Ferrari’s lack of interest has prompted Daniel Ricciardo to stay put at Red Bull
Daniel Ricciardo has admitted that he expected a stronger approach from Ferrari for his services next season, as he nears an extension to his current deal with Red Bull Racing.
Ricciardo currently holds one of the keys to the Grand Prix driver market, with his current deal with Red Bull due to expire at the end of this season. The 29-year-old Australian was a product of the fizzy drinks firm’s Junior Team driver development programme and broke into F1 with Toro Rosso in 2011. Since being promoted to Red Bull’s top table in 2014, he has scored seven Grand Prix victories and established himself as a leading light for the team.
While he has been approached by both Renault and McLaren, Ricciardo admits his opportunities to move further up the grid are thin.
If the team starts winning after I’ve gone then I’ll be like ‘Oh wow, what have I done?’
It had been rumoured that Ricciardo had already held negotiations – and even signed a deal for a period of exclusivity – with Ferrari for 2019, but both sides quashed the speculation.
“I actually thought there would be more interest than there has been from them [Ferrari],” he says, “but maybe something has happened or whatever, I don’t know. It’s probably safe to say that my options are pretty limited.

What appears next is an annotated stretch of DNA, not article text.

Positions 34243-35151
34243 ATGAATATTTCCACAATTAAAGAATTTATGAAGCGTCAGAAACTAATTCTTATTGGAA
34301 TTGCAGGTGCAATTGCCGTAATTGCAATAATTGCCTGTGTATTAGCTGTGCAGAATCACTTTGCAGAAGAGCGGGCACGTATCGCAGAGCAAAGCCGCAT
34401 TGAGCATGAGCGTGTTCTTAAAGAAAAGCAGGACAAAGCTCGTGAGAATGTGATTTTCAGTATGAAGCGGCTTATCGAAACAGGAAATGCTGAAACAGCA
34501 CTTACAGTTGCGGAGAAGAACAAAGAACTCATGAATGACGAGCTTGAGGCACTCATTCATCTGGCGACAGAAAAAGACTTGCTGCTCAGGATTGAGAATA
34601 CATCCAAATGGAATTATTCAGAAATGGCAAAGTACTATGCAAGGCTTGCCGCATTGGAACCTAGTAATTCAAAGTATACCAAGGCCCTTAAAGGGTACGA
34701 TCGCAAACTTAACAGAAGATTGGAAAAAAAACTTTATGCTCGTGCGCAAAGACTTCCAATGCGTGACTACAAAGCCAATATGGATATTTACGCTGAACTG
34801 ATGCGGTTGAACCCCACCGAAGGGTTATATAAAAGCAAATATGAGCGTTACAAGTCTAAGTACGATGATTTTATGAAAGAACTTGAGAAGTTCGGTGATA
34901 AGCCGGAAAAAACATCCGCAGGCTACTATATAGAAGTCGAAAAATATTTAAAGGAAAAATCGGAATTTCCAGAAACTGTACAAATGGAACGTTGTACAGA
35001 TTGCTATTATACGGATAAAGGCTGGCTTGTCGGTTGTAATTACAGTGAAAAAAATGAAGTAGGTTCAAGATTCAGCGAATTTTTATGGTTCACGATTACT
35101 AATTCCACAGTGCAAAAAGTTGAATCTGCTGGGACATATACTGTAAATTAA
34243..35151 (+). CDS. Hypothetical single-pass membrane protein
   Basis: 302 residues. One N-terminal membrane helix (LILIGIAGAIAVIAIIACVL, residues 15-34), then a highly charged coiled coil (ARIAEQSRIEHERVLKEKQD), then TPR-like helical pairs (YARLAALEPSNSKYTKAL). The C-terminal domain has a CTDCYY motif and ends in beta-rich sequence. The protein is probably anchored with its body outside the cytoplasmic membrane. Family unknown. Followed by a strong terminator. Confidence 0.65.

“I don’t think there will be much movement at the top. Mercedes won’t change their drivers and Ferrari, who knows with them? They have Kimi [Räikkonen], and now there’s talk about [Charles] Leclerc, but I don’t know what they’ll do.
“I’m obviously leaning toward staying here – I expect to have something signed, sealed and delivered by the summer break. It’s definitely getting closer.”
Related: Verstappen: ‘Maybe I’ll look at Le Mans when I’m old and slow’
Red Bull embarks on a new era next season with Honda power in the back of its car. And the early signs suggest that’s beginning to sound like a good move, he says.
“With the Honda deal now sorted, it’s like ‘Right, here’s what we have to work with and now I just have to be sure if it’s the right thing’. The more I’m around the team and hear their pitch, the more convinced I get.”
So was Ricciardo actively seeking a move away?
“It’s not that I was craving something else, I was just keeping open-minded,” admits Ricciardo. “It’s a tough one because I’ve felt for a lot of years that we have a great chassis and we’ll win a few [Grands Prix] but we’ve not quite got there [to the front] yet. But if I leave and Honda come good, even though I know they still have a lot of work to do, there’s a fear that if the team starts winning after I’ve gone then I’ll be like ‘Oh wow, what have I done?’ I’ve done so much with this team. That would be pretty painful.”